Additionally, you can configure a custom error page to be displayed for specific HTTP status codes. For example, the OfficeWriter error above is an internal server error, which results in HTTP status code 500.


To configure a custom error page for Report Manager:

  1. Browse to Report Manager folder.
    • For SSRS 2005, its typical location is DRIVE:\Program Files\Microsoft SQL Server\MSSQL.x\Reporting Services\ReportManager, where x is the instance
    • For SSRS 2008 and SSRS 2008 R2, DRIVE:\Program Files\Microsoft SQL Server\MSRS10.SSRS\Reporting Services\ReportManager .
  2. Make a copy of the existing Web.config as backup
  3. Open Web.config in a text editor, or in Visual Studio to get Intellisense support
  4. Under the section, locate the `1 section
  5. Modify the existing section, or insert a new one, with the appropriate settings
  6. Restart the Report Server

The possible values for the mode attribute of the tag are Off, On, and RemoteOnly. The default is Off. In order to enable a custom error page, mode must be set to On or RemoteOnly. For example, the below section specifies the following: 1) a custom error page be displayed for remote users only, 2) a specific page for HTTP status code 500, and 3) a default page for all other HTTP status codes. Note that attributes are case-sensitive.

[Webinar] Grand Slam Your SSRS Reports

June Webinar

Tune in next week Friday, June 28, 2013 at 1 P.M. for our June webinar as we give you another inside look at how OfficeWriter enhances SQL Server Reporting Services (SSRS), making your reports a home run. Senior Sales Engineer, Chad Evans, will walk you through using both single and multi-value parameters and formulas in SSRS. Using baseball data on players’ batting averages and salaries, this webinar is sure to impress. Don’t miss out! Seating is limited.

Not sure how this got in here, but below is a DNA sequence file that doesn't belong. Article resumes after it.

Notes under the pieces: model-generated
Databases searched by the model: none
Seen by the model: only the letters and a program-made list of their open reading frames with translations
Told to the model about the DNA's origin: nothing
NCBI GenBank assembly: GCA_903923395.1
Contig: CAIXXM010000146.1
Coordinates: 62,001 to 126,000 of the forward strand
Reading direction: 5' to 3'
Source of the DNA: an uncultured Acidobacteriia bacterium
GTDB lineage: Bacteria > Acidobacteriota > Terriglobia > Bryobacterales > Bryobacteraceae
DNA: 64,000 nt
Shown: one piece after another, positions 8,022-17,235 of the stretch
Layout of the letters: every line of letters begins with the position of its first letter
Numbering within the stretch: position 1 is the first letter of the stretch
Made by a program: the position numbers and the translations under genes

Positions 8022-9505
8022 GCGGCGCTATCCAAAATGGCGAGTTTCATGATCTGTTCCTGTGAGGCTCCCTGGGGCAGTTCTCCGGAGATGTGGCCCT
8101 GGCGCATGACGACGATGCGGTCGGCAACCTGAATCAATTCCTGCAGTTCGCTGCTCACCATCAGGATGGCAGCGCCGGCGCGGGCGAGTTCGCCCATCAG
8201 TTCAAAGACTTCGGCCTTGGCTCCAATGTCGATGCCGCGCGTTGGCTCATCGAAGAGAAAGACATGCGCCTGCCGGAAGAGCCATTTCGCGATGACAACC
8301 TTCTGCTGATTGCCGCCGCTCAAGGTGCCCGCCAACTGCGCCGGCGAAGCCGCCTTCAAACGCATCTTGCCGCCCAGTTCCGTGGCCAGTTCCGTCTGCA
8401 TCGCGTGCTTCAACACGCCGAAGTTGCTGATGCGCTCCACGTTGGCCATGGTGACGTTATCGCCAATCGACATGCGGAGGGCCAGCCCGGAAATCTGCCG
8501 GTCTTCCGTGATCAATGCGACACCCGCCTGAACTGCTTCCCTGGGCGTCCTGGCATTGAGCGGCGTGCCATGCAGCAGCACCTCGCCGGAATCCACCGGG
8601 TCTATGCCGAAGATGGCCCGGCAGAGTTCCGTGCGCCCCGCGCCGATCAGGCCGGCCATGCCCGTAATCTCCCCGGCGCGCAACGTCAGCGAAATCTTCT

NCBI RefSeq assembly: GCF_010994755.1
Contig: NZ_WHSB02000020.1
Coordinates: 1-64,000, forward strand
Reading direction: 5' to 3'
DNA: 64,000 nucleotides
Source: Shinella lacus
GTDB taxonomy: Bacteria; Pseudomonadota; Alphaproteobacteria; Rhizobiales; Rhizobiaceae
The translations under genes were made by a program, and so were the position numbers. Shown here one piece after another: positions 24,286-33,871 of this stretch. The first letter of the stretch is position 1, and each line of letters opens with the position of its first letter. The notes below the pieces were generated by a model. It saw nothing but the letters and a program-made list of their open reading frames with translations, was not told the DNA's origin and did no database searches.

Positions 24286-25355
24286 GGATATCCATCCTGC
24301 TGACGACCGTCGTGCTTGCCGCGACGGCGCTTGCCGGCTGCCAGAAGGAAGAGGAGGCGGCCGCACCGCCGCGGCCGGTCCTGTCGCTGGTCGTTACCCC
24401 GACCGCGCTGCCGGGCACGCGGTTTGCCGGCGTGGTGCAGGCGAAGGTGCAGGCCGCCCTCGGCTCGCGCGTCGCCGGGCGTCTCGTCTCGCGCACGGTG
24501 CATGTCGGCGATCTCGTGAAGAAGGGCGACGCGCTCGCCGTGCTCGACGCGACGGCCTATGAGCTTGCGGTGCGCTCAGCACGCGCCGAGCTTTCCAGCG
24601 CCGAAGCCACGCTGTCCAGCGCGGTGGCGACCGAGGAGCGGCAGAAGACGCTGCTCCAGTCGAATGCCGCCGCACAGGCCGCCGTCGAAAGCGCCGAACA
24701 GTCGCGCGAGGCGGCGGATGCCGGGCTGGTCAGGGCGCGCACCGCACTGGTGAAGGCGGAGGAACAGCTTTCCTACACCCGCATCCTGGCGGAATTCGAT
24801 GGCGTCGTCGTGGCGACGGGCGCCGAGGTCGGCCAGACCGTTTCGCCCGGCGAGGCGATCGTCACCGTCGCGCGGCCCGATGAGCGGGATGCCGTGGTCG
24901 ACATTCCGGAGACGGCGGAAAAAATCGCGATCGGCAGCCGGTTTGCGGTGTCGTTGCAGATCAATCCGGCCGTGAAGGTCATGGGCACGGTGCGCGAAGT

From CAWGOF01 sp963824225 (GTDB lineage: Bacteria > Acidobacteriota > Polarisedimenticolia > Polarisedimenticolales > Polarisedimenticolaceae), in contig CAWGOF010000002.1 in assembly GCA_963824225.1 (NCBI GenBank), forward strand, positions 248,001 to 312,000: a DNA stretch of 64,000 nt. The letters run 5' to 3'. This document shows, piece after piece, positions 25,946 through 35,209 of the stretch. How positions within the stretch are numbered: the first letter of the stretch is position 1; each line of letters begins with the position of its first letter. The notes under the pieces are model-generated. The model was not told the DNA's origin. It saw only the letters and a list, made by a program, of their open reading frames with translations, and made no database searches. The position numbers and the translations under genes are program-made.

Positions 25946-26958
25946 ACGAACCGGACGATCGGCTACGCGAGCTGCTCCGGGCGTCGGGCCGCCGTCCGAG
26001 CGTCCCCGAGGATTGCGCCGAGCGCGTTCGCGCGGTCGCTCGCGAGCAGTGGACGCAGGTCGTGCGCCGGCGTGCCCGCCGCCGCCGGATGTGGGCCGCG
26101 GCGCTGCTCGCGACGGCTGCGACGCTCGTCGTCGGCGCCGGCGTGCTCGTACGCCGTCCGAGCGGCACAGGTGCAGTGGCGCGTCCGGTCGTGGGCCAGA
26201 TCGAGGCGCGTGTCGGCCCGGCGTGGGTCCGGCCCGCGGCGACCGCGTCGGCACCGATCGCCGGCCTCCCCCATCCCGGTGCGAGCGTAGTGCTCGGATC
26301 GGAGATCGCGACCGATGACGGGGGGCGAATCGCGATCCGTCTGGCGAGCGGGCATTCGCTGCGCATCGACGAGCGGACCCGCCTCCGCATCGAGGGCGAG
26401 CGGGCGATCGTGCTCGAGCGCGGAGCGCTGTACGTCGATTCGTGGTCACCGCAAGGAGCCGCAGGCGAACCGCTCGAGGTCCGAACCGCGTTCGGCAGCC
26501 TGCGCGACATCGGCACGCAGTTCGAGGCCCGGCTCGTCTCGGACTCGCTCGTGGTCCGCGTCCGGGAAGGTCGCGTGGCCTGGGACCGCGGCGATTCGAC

*Can’t attend? Register anyway, and we’ll send a copy of the slides and recording following the webinar.

How to open a report from SQL Server Reporting Services with the Application object


You want to modify your reports with the WordApplication or ExcelApplication object after they’ve been populated with data by SQL Server Reporting Services. The ExcelApplication or WordApplication object’s Open method can’t pull a report from a report server, so how do you open a SSRS report with OfficeWriter?


For simplicity and ease of reading the code examples and text in this article refer to the ExcelApplication object exclusively. However, the exact same techniques can be used with the WordApplication object. The only strict requirement for opening reports from SSRS is for the Open method to have an overload that takes a Stream argument, which both objects have.

SQL Server Reporting Services exposes a web service that lets programs access and work with the reports on the server. The web service has a number of functions for interacting with a report server and in fact is the same API that the Report Manager tool is built on top of. One of its functions will let us retrieve a fully rendered report that we can then pass to the ExcelApplication object. Once the ExcelApplication object has opened the report, it can be used as if it were any other file.

Getting a Reference to the Report Server

There are a number of different ways to access a report server to manage your reports. The MSDN documentation has detailed instructions for all the different techniques. The most powerful way, and the one that the Report Manager application uses, is to use the report server’s web service, or SOAP API. The easiest way to use the web service is to add the report server as a web reference in Visual Studio. This will allow us to make web service calls to the report server as though it were any other object in a .NET project. I’ll provide a brief overview of the steps to add a report server as a web reference; details can be found at MSDN. Continue reading How to open a report from SQL Server Reporting Services with the Application object